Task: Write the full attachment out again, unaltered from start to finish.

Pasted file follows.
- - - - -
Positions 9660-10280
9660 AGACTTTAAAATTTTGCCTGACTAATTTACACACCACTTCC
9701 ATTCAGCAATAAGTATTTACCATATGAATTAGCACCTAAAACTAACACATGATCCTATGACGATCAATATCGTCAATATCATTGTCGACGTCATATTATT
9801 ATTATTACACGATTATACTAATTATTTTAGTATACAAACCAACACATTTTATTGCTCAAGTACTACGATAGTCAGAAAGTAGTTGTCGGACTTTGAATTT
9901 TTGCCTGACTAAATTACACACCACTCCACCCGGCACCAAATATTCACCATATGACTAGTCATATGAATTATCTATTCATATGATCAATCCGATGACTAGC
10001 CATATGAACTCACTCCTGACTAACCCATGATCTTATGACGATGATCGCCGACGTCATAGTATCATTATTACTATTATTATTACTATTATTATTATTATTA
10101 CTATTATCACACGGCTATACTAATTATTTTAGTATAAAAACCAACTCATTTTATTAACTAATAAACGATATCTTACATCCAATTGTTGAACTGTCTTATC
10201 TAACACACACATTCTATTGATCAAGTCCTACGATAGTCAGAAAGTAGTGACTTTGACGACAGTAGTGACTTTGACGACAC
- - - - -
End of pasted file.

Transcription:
Positions 9660-10280
9660 AGACTTTAAAATTTTGCCTGACTAATTTACACACCACTTCC
9701 ATTCAGCAATAAGTATTTACCATATGAATTAGCACCTAAAACTAACACATGATCCTATGACGATCAATATCGTCAATATCATTGTCGACGTCATATTATT
9801 ATTATTACACGATTATACTAATTATTTTAGTATACAAACCAACACATTTTATTGCTCAAGTACTACGATAGTCAGAAAGTAGTTGTCGGACTTTGAATTT
9901 TTGCCTGACTAAATTACACACCACTCCACCCGGCACCAAATATTCACCATATGACTAGTCATATGAATTATCTATTCATATGATCAATCCGATGACTAGC
10001 CATATGAACTCACTCCTGACTAACCCATGATCTTATGACGATGATCGCCGACGTCATAGTATCATTATTACTATTATTATTACTATTATTATTATTATTA
10101 CTATTATCACACGGCTATACTAATTATTTTAGTATAAAAACCAACTCATTTTATTAACTAATAAACGATATCTTACATCCAATTGTTGAACTGTCTTATC
10201 TAACACACACATTCTATTGATCAAGTCCTACGATAGTCAGAAAGTAGTGACTTTGACGACAGTAGTGACTTTGACGACAC